Robert Lustig, MD
Insulin and LeptinLustig’s own groundbreaking studies more than a decade ago stimulated the development of his controversial ideas about metabolism and biological feedback in weight control. One not-yet-popular idea is that, calorie for calorie, sugar causes more insulin resistance in the liver than other edibles. The pancreas then has to release more insulin to satisfy the liver’s needs. High insulin levels, in turn, interfere with the brain’s receipt of signals from a hormone called leptin, secreted by fat cells, Lustig believes. In the 1990s, Lustig worked with children diagnosed with hypothalamic obesity, a disorder that can occur after brain tumor surgery. The children were making more insulin than was necessary for normal energy storage in fat cells. Lustig thought the kids were not receiving signals from leptin, which helps send a message that the appetite has been sated. Lustig concluded that the children’s brains were fooled into thinking that they were starving. Lustig administered a drug called octreotide, known to block insulin release. Insulin levels fell; the children ate less, lost weight, spontaneously became more active and improved their quality of life. Lustig tried the same treatment with obese adults, and found that a subset responded in the same way as the children with hypothalamic obesity. Eating stimulates secretion of insulin and leptin. The conventional view holds that insulin, like leptin, feeds back in the brain to limit food intake, Lustig explains. But Lustig does not think that chronically elevated insulin levels feed back negatively to curb eating. Instead, chronically elevated insulin blocks leptin’s negative feedback signal, Lustig believes. “Most people think insulin does the same thing as leptin,” he says. “I think it does just the opposite.” Lustig believes that fructose generates greater insulin resistance than other foodstuffs, and that fructose calories, therefore, fail to blunt appetite in the same way as other foods.
A Calorie Is Not Just a CalorieLustig also is at odds with mainstream scientific viewpoints when it comes to explaining how fructose is shunted through biochemical pathways and converted into fat and other molecules. Unlike conventional calorie counters, Lustig does not believe all food calories have the same impact on fat storage and energy expenditure, regardless of whether they come from fat, protein or carbohydrate. Fructose, a type of carbohydrate, is not metabolized like other foodstuffs, and not even like glucose, the other major carbohydrate, Lustig says. In addition, Lustig claims that fructose is just as bad as alcohol in causing fat storage in the liver and in causing fatty liver disease. Lustig advances these controversial ideas primarily by citing already published studies, most of them by other researchers. But he also tries to enlist bench scientists in research collaborations in the hopes that additional studies will prove to others that these ideas are correct.
Sugar No Better Than FatEach sucrose molecule consists of one molecule of fructose joined to one molecule of glucose. In the gut, these two components are quickly split apart. High-fructose corn syrup is a less expensive mixture of glucose and fructose. There is no point in belaboring the difference, Lustig says. “High-fructose corn syrup and sucrose are exactly the same,” Lustig says. “They’re equally bad. They’re both poison in high doses.” Over the past century, Americans have increased their fructose consumption from 15 grams per day to 75 grams per day or more, Lustig explains. The trend accelerated beginning about three decades ago, when cheap, easy-to-transport high-fructose corn syrup became widely available. Much of processed food labeled “reduced fat” instead has sugar added to make it more palatable, Lustig says. But when it comes to harmful health effects, sugar is worse than fat, he claims. Consumption of either results in elevated levels of artery-clogging fats being made by the liver and deposited in the bloodstream. But fructose causes even further damage to the liver and to structural proteins of the body while fomenting excessive caloric consumption, Lustig says.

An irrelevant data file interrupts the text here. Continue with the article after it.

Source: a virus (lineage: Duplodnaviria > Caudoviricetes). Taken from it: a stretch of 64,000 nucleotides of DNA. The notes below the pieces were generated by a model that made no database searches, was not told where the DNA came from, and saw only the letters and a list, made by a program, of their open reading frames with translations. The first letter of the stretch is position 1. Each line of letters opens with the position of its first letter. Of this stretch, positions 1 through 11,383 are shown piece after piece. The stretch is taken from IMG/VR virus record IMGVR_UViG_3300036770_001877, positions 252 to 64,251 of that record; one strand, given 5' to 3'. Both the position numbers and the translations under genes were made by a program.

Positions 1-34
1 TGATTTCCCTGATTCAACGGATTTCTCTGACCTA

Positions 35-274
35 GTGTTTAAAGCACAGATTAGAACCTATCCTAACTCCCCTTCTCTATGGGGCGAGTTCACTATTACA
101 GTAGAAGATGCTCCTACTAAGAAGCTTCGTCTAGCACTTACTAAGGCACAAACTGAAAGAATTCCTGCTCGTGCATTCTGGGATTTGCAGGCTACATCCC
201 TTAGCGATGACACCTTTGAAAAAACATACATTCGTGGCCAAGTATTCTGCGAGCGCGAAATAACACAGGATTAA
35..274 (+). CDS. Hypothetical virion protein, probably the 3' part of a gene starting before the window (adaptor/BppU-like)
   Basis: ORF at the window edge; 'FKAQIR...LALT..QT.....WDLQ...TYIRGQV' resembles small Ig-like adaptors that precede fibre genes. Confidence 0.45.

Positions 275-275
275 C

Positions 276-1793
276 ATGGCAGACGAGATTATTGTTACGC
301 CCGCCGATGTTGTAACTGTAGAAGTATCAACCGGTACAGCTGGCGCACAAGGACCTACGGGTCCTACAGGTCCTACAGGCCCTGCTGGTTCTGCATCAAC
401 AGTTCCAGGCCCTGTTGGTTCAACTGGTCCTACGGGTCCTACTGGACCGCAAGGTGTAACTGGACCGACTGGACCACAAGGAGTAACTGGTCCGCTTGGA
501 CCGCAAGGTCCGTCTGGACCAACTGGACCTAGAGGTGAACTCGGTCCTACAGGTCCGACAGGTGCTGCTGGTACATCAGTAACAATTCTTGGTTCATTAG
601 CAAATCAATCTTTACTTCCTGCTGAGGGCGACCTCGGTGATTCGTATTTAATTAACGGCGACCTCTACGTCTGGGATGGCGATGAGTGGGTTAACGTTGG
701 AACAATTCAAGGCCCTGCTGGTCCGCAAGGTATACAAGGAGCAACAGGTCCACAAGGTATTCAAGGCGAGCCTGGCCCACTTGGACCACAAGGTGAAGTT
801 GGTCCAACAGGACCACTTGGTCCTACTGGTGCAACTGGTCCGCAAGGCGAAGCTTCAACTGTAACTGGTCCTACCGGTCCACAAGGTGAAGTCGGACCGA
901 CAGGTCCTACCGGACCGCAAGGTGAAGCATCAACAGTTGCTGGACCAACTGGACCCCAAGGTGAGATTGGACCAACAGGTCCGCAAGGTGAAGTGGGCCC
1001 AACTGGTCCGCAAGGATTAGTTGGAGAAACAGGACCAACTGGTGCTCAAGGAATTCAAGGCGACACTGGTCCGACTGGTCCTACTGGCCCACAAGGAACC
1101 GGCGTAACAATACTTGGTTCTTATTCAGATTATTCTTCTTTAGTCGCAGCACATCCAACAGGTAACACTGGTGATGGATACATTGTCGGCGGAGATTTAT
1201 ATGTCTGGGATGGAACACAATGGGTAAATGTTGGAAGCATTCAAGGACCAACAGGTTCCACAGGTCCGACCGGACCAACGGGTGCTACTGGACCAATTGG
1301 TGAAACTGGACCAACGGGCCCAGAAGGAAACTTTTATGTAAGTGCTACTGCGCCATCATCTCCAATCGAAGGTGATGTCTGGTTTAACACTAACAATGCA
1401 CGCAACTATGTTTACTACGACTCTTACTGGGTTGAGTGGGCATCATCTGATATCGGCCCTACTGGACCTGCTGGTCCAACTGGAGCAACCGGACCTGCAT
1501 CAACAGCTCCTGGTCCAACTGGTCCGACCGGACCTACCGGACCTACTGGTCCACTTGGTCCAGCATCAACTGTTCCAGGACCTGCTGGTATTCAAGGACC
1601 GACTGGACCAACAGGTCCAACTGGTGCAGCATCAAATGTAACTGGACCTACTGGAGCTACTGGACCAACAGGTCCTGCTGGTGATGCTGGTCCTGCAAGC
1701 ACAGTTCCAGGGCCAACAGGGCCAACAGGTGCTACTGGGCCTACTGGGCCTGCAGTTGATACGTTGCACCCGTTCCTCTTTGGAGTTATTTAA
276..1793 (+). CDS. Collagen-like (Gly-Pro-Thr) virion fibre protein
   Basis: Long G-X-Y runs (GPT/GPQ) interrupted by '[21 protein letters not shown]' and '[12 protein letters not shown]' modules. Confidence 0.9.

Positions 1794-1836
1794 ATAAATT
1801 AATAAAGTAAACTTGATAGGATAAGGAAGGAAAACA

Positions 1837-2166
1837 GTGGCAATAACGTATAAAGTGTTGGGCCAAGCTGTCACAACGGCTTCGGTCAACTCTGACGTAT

Four Simple GuidelinesLustig prescribes four simple guidelines for parents coping with kids who are too heavy:
- Get rid of every sugared liquid in the house. Kids should drink only water and milk.
- Provide carbohydrates associated with fiber.
- Wait 20 minutes before serving second portions.
- Have kids buy their “screen time” minute-for-minute with physical activity.
Childhood Obesity: Adrift in the “Limbic Triangle”
Michelle L. Mietus-Snyder and Robert H. Lustig
Annual Review of Medicine 59:147-162 (February 2008)
Childhood Obesity: Behavioral Aberration or Biochemical Drive? Reinterpreting the First Law of Thermodynamics
Robert H. Lustig
Nature Clinical Practice Endocrinology & Metabolism 2(8):447-458 (2006)
Adolescent Overweight and Future Adult Coronary Heart Disease
Kirsten Bibbins-Domingo, Pamela Coxson, Mark T. Pletcher, James Lightwood and Lee Goldman
New England Journal of Medicine, 357(23):2371-2379 (Dec. 6, 2007)
Overweight Adolescents Projected to Have More Heart Disease in Young Adulthood
UCSF News Release, Dec. 5, 2007
Prevalence of Overweight and Obesity in the United States, 1999-2004
Cynthia L. Ogden, Margaret D. Carroll, Lester R. Curtin, Margaret A. McDowell, Carolyn J. Tabak and Katherine M. Flegal
JAMA, 295(13):1549-1555 (April 5, 2006)